#OlderDBFail: If Amazon and Pokemon Aren’t Immune, No One Is

You don’t always have to choose between the scalability of NoSQL and the accuracy of MySQL

High-value, high-transaction challenges aren’t just the domain of smaller players–some of the most resource-rich, technically advanced companies in the world have had problems, as evidenced recently by Amazon Prime Day, which was plagued with many problems that we predicted in a recent blog, Making Amazon Prime “Black Tuesday,” Not a Black Eye: “Anyone who stands on the stretch of Canal Street leading into the Holland Tunnel in New York City knows it’s almost impossible to avoid gridlock when thousands upon thousands of motorists cram into a 2.3-mile-wide island. Similarly, it’s quite the challenge for any e-tailer to prevent site slowdowns or crashes when they experience massive traffic spikes.”

We saw how tough that was last week, where, as Jason Ankeny reported, “Many Amazon Prime subscribers hoping to score Prime Day deals and discounts instead took to Twitter to complain about “add to cart fail” messages generated when they attempted to purchase sale-priced items. Some added the hashtag “#PrimeDayFail” to their tweets.” As we pointed out in our blog, having a database that can scale to the volumes of simultaneous transactions required would have alleviated traffic bottleneck and ensured pages loaded when shoppers expect them to, enhancing the customer experience and driving loyalty.

And consider Pokemon Go, which though it has since become a media sensation, was initially hit with some pretty serious technical problems. Despite a great team of veterans from Google, the Australian launch was immediately followed by a barrage of social media complaints over server outages. The fact that this wasn’t even a worldwide release further illustrates how tough it can be to scale applications to global demand.

The Clustrix way out

Fortunately, as SD Times recently pointed out, you don’t always have to choose between the scalability of NoSQL and the accuracy of MySQL. ClustrixDB is specifically designed for large, high-value transactional workloads. Where most relational databases, including Aurora and MySQL, are designed to Scale-Up–that is, increase performance by migrating the application to a more powerful server–ClustrixDB is the only relational database designed to Scale-Out–increase performance by simply adding commodity server nodes.

ClustrixDB maintains the accuracy of MySQL with ACID compliance, yet scales out the way other cloud applications scale, and can scale 10x and beyond Aurora (which runs on a single node). “For all acceptable measurements, ClustrixDB delivered the most transactions per second, while yielding a predictable performance curve and remaining under the 20-millisecond latency threshold,” said Mike Leone, Senior Analyst, ESG. “This threshold is crucial, as all it takes is a busy time of year to overload database capacity, sending response times through the roof—this can have an immediate impact on the end-user experience, customer loyalty and business revenues.”

As the worlds of Big Data and High-Value data continue to collide, companies no longer have to compromise by going with one or the other. Clustrix offers the benefits of technical simplicity, as customers only need to add instances (or commodity hardware) to the database cluster with a few clicks whenever they need capacity, while maintaining excellent (20-milliseconds-or-less) response times–where MySQL, Aurora and others begin to stall.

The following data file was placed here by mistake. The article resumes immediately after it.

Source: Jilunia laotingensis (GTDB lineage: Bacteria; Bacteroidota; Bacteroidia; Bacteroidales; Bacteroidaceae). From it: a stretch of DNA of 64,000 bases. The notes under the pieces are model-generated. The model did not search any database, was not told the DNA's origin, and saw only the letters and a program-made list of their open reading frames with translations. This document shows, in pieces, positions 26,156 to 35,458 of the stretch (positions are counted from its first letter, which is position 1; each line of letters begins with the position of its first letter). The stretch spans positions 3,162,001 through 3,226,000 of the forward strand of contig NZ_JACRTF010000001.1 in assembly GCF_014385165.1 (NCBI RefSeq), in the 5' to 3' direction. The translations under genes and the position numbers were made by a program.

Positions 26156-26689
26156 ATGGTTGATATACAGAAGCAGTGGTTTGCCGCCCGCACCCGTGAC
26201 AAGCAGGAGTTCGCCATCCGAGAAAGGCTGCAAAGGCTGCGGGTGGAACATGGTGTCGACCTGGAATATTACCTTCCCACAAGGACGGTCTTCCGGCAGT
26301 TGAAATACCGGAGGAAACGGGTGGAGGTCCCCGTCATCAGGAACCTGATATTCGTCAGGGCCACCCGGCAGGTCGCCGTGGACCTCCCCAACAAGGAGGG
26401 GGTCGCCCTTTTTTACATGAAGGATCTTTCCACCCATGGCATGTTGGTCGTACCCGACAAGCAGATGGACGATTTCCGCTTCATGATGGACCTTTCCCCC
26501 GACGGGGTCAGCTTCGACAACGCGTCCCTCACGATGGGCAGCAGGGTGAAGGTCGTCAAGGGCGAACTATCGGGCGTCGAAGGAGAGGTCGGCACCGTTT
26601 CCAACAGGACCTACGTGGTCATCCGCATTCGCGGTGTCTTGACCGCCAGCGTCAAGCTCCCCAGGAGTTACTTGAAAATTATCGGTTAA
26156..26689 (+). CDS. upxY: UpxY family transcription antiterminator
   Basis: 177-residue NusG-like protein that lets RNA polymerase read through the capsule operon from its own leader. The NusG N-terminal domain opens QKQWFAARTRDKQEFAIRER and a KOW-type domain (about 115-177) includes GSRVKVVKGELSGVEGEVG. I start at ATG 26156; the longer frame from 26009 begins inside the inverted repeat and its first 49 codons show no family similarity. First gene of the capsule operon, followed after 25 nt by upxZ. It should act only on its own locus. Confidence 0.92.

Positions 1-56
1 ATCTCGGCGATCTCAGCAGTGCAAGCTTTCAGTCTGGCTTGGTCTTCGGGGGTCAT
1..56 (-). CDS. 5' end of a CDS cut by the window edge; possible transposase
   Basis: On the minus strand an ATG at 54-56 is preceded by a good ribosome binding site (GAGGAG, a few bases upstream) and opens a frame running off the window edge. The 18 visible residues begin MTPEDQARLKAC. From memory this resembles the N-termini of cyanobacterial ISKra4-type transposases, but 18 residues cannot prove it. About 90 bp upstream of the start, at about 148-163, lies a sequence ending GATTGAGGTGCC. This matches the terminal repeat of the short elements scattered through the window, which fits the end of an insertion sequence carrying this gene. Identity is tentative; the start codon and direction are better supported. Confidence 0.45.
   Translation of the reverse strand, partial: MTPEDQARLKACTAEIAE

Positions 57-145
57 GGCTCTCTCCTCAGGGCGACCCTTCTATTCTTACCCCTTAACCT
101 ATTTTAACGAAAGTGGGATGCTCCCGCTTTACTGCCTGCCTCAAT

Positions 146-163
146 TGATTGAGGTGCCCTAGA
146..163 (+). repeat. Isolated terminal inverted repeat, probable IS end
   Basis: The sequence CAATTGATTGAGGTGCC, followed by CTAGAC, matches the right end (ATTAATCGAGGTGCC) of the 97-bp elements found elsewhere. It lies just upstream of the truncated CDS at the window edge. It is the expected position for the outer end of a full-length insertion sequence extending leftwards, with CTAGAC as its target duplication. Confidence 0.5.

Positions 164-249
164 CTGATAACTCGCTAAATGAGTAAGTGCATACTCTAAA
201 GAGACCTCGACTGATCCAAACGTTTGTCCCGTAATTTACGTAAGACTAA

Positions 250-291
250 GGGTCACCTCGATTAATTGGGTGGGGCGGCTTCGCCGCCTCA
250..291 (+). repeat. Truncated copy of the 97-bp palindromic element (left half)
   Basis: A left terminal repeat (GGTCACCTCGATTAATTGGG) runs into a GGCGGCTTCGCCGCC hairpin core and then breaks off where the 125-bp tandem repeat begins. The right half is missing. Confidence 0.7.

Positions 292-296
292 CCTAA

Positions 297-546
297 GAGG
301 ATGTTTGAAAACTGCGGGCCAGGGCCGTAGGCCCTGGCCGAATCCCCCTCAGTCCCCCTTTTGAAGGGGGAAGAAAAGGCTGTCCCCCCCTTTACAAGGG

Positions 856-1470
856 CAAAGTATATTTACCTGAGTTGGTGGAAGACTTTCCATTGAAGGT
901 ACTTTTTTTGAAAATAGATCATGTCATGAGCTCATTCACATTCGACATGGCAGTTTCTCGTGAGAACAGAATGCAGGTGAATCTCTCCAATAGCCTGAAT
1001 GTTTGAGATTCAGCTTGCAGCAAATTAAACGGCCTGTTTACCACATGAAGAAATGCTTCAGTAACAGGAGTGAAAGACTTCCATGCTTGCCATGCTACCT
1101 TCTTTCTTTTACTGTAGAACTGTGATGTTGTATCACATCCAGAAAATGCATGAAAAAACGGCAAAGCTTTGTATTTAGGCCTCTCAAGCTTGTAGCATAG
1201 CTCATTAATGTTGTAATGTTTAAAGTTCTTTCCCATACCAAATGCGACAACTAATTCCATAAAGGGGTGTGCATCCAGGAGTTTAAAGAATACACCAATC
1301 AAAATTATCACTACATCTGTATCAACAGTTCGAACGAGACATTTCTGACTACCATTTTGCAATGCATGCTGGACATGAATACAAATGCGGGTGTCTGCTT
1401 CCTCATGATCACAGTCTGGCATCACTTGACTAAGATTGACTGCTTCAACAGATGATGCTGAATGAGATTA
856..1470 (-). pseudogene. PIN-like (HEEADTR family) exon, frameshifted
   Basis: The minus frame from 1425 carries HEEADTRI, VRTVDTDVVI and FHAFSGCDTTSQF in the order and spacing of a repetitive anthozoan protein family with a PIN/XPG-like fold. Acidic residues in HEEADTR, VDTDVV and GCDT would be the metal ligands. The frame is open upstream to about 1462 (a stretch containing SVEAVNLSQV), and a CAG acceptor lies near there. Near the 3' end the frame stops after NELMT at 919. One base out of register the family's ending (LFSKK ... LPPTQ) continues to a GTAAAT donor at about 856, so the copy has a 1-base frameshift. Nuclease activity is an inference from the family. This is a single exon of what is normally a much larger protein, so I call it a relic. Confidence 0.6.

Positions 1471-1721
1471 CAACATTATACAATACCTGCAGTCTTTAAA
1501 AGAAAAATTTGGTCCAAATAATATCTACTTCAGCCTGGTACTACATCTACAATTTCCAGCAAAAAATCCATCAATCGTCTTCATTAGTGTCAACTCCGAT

Not only is the price right….

Clustrix also provides both ease of maintenance and stability, offering a drop-in MySQL replacement that requires no application modification. Unlike MySQL databases that have been sharded or had read slaves applied to them, it has no single point of failure and each node is a peer to the others and can maintain database performance when one (or more) fail.

And, the cost benefits of ClustrixDB cannot be over-emphasized. With ClustrixDB, customers can “right-size” their database in true utility fashion. There’s no limit to how much ClustrixDB users can expand, and they can just as easily “flex” back down and subtract instances after peak season. ClustrixDB also works with the MySQL procedures with which most DBAs are already familiar, so there’s no need to replatform, hire new tech folks to maintain the database, or waste valuable time with the aforementioned technical workarounds.

For those customers dealing with high volumes of high-value transactions, Amazon Aurora will trigger hidden fees once you hit the the “fast lane” and a moderately successful company will pay twice what they anticipate in transaction fees. Clustrix customers, on the other hand, always know what they’re spending—their tab only fluctuates when they “Flex” up and down by adding and subtracting instances to match ebbing and flowing demand. There’s no penalty for success with ClustrixDB.

No room for compromise with today’s applications

Most of today’s web/cloud applications require high value/high volume transaction processing with low latency. This need for accuracy combined with scalability means that traditional solutions won’t be an option. We’ve already “cracked the code” with ClustrixDB, the first relational database that scales out so that you can flex performance indefinitely by merely adding or subtracting nodes, while ensuring data reliability at all levels of performance.

Any way you look at it—whether from a technical, staffing, cost, or business strategy perspective—Clustrix just plain makes sense. As MakeMyTrip, India’s leading online travel site, Rakuten, one of Japan’s largest e-commerce sites, and numerous other companies will attest, Clustrix enables you to sail through performance challenges that quite often plague even well-funded initiatives that rely on more traditional database approaches.